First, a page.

area, the guerrillas attacked ar
government outpost 135 miles
south of Saigon, inflicting heavy
casualties. Regional forces event-
ually drove the attackers off.
Government Force
A government force ranging
around Vinh Binh Province 75
miles southwest of Saigon cap-
tured 24 guerrillas Friday in a
battle that was launched Thurs-
day at the mouth of the. Bassac
River, 25 miles west of the pro-
vincial capital of Phu Vinh.
U.S. officials listed as missing a.
U.S. Air Force pilot whose plane
was brought down by North Viet-
namese gunners Thursday 100
miles west of Hanoi.
In Saturday's raids on the
North, U.S. planes hammered at
warehouse areas, bridges and
trucks. Two U.S. B57 jet bombers

-Associated Press
AFTER A CLASH with the Viet Cong yesterday on Tan Dinh
Island, South Vietnamese soldiers march by the body of another
South Vietnamese slain in the fighting.


Schweitzer in Coma, Death Approaching

By The Associated Press
LAMBARENE, Gabon-Dr. Al-
bert Schweitzer lapsed into a coma
again yesterday in the hospital
he built for Africans on the jungle
banks of the Ogooue River. A
message sent aboard to relatives
and close friends said: "He is dy-
"There is no more hope of hu-
man effort that can save him,"
said his daughter, Rhena Schweit-
zer Eckert.
union officials meet here today to
vote on a contract agreement that
would hike steelworkers' income
almost 50 cents an hour over three
years. Swift approval is expected.
The optimism stems from the
firmness of President Johnson's
announcement Friday that nego-
tiators "have reached essential
agreement." Also, a union source
indicated no difficulty is expect-
ed; and approval by the ten maj-
or steel companies is expected to
be merely a formality.
*' * .
NATCHEZ, Miss. - Mississippi
National Guardsmen assigned to
prevent racial rioting planned yes-
terday to remain in Natchez
through the Labor Day weekend.
The city remained calm. A boy-
cott called by Charles Evers, state
field director of the National As-
sociation for the Advancement of
Colored People was the only move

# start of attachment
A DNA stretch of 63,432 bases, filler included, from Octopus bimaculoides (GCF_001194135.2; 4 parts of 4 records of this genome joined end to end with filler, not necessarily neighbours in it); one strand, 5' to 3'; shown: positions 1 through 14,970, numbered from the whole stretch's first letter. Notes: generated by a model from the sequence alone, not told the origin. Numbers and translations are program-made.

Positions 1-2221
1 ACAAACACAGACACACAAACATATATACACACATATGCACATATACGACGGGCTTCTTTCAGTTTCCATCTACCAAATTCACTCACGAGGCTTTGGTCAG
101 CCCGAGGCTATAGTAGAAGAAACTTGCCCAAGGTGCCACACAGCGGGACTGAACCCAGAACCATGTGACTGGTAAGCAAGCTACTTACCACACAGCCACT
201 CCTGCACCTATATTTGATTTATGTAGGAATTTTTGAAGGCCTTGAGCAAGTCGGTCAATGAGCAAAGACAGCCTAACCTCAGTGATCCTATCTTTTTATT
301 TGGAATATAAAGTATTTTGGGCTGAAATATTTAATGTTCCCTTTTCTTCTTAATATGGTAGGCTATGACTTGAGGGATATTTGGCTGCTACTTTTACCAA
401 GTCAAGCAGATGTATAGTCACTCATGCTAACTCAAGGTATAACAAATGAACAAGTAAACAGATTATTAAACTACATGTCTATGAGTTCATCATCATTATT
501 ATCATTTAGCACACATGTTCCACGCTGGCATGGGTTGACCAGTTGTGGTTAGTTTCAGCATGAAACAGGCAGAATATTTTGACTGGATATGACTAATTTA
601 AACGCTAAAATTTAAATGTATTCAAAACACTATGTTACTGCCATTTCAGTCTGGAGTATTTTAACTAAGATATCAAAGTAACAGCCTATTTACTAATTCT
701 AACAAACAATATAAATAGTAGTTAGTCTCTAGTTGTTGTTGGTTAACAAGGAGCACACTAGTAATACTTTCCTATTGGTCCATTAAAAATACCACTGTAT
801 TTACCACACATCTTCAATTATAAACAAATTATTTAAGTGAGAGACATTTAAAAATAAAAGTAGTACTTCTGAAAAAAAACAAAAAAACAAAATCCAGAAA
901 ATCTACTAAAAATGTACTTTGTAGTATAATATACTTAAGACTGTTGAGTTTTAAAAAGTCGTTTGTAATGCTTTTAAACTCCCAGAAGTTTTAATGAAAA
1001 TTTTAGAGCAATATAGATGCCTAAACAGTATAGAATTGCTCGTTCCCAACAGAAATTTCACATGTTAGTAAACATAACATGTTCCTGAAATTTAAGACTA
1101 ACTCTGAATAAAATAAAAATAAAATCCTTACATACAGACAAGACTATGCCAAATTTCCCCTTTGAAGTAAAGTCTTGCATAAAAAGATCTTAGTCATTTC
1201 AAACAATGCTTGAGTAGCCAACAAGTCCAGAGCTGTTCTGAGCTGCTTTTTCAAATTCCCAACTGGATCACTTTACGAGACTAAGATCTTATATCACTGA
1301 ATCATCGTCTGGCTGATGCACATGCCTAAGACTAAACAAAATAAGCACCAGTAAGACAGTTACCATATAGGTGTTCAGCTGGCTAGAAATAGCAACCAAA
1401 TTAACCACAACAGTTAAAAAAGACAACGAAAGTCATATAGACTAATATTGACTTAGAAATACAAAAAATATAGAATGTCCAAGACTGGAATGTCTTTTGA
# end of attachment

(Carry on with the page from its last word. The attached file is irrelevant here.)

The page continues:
pressed by civil rights forces.
* ,. *
KUCHING-British and Malay-
sian forces have stepped up ground

,and air patrols in Malaysian
Borneo after a rash of Indonesian
guerrillas hit-and-run raids, mil-
itary sources in Kuching said yes-
At least 32 Indonesian raiders
and two British Gurkha troops
were killed and another two Gur-
khas were wounded in the four
* * *
BOMBAY - Religious r io t s
swept the west Indian city of
Poona for the fourth day yester-

Hindus tried to burn down a po-
lice outpost and four other burn-
ing incidents were reported in the
anti-Moslem rioting. Police ar-
rested about 40 Hindus. The out-
breaks were far less severe than
on Friday, when two persons were
killed, scores injured and 1,938
persons arrested.
* * *
KODIAK, Alaska - A sharp,
rolling earthquake shook this
south-central Alaska fishing town
early yesterday, but apparently
caused little if any damage.

The earth tremor was felt over
a wide area of south-central
Alaska including Anchorage, bad-
ly damaged in the quake last year.
dent Johnson announced yester-
day he will name diplomat William
J. Porter as deputy ambassador
to South Viet Nam. Porter is the
hand-picked choice of Ambassa-
dor Henry Cabot Lodge.

cost in American lives and funds.
There were 26 U.S. servicemen
killed and 155 wounded, so far.
The new Dominican provisional
government ran into its first po-
tentially serious problem Satur-
day as opposition to civilian dis-
armament developed in the rebel
Rebel leaders indicated they
would oppose the collection of
weapons from civilians unless pro-
visional President Garcia-Godoy
dismisses certain military leaders,
chief among them Gen. Elias Wes-
siny Wessin, commander of the
armed forces training center.

attacked a fiery complex with five
tons of bombs 85 miles southeast
of Vinh. The planes drew light
ground fire but both were said to
have returned safely.
* Forty other U.S. Air Force jets
roamed the skies over the North
in 10 different missions to hit
targets of opportunity.
U.S. air action in South Viet
Nam included strikes against troop
positions, rest and supply areas
and base camps.
There were these developments

t W. Averell Harriman, U.S.
ambassador at large, told newsmen
in Helsinki, Finland, the Soviet
Union is coneerhed about the
Vietnamese war and -wants a
peaceful solution. Harriman had
private talks with Soviet leaders
in Moscow in July.
*Communist C h i n a again
warned Britain on what Peking
calls the movement of U.S. mill-
tary planes and ships through
Hong Kong en route to South
Viet Nam. Hong Kong is a British







: f '": ' ' r mow; :' ".1C '".: :1 : .{'.tl

10:30 a.m. "LIFE"
5:45 p.m. "IMPACT" (with supper)
7:00 p.m. "WHAT CAN I BELIEVE?"
calvin malefyt, speaking
university reformed church
at East Huron and Fletcher
loves students